Monday, 29 April 2013

[weSPOT] Personal informatics, workshop, chi conference and weSPOT

This weekend weSPOT (as myself on behalf of the project) attended to the workshop of personal informatics at Chi conference. It was nice how the organizers set up this workshop in a hackaton kind of way.

First we participated on the workshop madness session, a series of 2 minutes presentations where participants could introduce themselves and their work. 2 minutes is a really short period of time but enough to make the others understand what are you working on and what do you expect from the workshop. Sure! It requires pragmatism, simplicity and left aside a bit of the narcissism that characterize to every good (and not so good) researchers ;).

In fact, it was one of the issues that Mara Balestrini brought to the discussion, are personal informatics promoting narcissism? Personal informatics are pretty much about self-knowledge, but this tools also should promote empathy among the users... it is not a matter only to understand yourself, it's a matter also to understand the others. I really liked this kind of reasoning, because in our topic, learning is also important. In fact, we expect that students understand themselves through understanding their peers in the social context.

After this workshop madness session, we started our hackaton. We started to work in a project that we previously discussed through email. The members of my team were Mara Balestrini, Jon Bird, Christian Detweiler, and Mads Mærsk Frost. Basically, our team focused on how truthful are the answers when people replied to a survey due to a sociability bias. It has been a long topic discussed along the years and some people already proposed a simple solution for yes/no questions [1][2].

Jon Bird proposed to develop an app with this system. Basically the system relies on a very simple methodology, the user before answering a question has to flip a coin. If it's tail, you have to say the truth, if it's head, you have to reply yes by default. In this way, nobody knows if you has replied truthfully or not. However, statistically we know how many 'yes' we can drop from the sample and the rest are reliable 'yes'. The theory says that in this way, we can know the real percentages of the answers.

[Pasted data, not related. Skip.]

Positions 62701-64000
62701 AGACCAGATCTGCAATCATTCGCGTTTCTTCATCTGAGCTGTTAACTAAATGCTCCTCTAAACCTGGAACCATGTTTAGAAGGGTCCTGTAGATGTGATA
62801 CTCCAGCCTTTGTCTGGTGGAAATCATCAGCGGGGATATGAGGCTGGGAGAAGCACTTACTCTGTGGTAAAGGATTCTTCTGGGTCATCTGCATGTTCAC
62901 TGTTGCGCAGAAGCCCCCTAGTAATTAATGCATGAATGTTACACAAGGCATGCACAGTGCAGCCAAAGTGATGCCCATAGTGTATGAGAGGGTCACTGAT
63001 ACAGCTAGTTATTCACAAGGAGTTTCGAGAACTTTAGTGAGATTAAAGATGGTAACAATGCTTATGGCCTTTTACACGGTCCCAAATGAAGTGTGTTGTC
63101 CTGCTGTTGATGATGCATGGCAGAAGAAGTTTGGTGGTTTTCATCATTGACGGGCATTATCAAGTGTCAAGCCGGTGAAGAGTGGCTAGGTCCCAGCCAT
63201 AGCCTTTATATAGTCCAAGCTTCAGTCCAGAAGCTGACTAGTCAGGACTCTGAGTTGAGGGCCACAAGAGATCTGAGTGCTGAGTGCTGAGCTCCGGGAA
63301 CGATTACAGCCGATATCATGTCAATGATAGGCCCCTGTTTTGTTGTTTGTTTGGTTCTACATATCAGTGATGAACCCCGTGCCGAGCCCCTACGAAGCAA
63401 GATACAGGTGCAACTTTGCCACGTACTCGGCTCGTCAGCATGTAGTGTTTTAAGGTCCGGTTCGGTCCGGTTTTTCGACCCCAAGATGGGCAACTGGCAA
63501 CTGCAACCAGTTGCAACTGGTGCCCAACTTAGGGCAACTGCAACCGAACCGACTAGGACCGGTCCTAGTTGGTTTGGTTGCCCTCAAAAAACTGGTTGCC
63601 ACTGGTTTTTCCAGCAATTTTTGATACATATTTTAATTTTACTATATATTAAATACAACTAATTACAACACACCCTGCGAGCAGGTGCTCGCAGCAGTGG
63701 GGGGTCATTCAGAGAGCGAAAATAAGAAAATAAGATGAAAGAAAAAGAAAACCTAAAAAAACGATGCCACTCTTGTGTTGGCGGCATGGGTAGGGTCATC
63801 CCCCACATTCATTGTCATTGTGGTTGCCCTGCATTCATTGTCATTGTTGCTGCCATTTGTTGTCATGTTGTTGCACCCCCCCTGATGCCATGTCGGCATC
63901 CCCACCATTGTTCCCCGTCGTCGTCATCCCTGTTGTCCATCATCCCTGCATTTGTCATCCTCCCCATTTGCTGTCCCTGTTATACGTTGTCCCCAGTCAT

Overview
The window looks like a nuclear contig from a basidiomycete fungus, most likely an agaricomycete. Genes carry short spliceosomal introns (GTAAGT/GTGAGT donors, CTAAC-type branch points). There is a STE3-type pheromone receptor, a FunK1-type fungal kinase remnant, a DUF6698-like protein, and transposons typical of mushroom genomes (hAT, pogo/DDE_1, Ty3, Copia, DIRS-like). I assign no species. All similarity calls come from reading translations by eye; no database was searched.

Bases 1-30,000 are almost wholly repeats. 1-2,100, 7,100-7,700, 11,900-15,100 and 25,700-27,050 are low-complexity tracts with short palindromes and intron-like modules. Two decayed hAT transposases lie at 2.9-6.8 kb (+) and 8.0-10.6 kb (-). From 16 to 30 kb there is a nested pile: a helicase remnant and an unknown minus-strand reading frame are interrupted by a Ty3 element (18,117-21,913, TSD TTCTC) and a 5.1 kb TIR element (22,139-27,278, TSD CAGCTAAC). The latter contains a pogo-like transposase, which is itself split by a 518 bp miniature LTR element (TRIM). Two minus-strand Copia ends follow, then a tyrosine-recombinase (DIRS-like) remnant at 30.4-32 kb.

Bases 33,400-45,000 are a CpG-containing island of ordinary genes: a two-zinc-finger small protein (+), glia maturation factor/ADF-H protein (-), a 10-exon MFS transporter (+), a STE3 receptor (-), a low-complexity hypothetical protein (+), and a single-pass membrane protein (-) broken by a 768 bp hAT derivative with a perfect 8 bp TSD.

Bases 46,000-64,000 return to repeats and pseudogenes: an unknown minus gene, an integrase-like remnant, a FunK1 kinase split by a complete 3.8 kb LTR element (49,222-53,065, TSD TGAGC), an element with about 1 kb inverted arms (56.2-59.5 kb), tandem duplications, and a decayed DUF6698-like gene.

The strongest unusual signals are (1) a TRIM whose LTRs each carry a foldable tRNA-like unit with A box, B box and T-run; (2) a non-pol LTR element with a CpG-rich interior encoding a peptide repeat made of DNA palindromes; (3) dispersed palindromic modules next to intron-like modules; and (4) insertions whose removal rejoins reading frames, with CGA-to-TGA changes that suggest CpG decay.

In order to demonstrate whether this system could be integrated in an app, we are going to deploy three different kind of surveys. One survey where the flipping coin methodology is not applied. Another where the user has to flip a physical coin. Finally, a third one where the user has to flip a virtual coin integrated in the system.

The ideal result would be that a social bias exists in the first one but not in the other two. But we'll see the results... we hope to deploy tomorrow during the conference.

Does someone wonder what kind of questions will be? We'll try to balance between very personal ones such as "have you ever had an affair?" and less personal ones where the social bias should be less.

We'll see what comes up from this very interesting workshop! Hope we can report something soon!

In the meantime, let's see if we can get some inspiration from this amazing conference!

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